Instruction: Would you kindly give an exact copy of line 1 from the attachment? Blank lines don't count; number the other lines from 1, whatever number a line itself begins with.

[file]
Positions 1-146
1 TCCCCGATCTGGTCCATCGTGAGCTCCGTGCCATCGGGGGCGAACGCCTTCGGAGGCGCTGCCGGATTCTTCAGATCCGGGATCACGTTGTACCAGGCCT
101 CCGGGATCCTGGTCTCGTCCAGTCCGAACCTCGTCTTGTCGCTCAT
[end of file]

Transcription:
Positions 1-146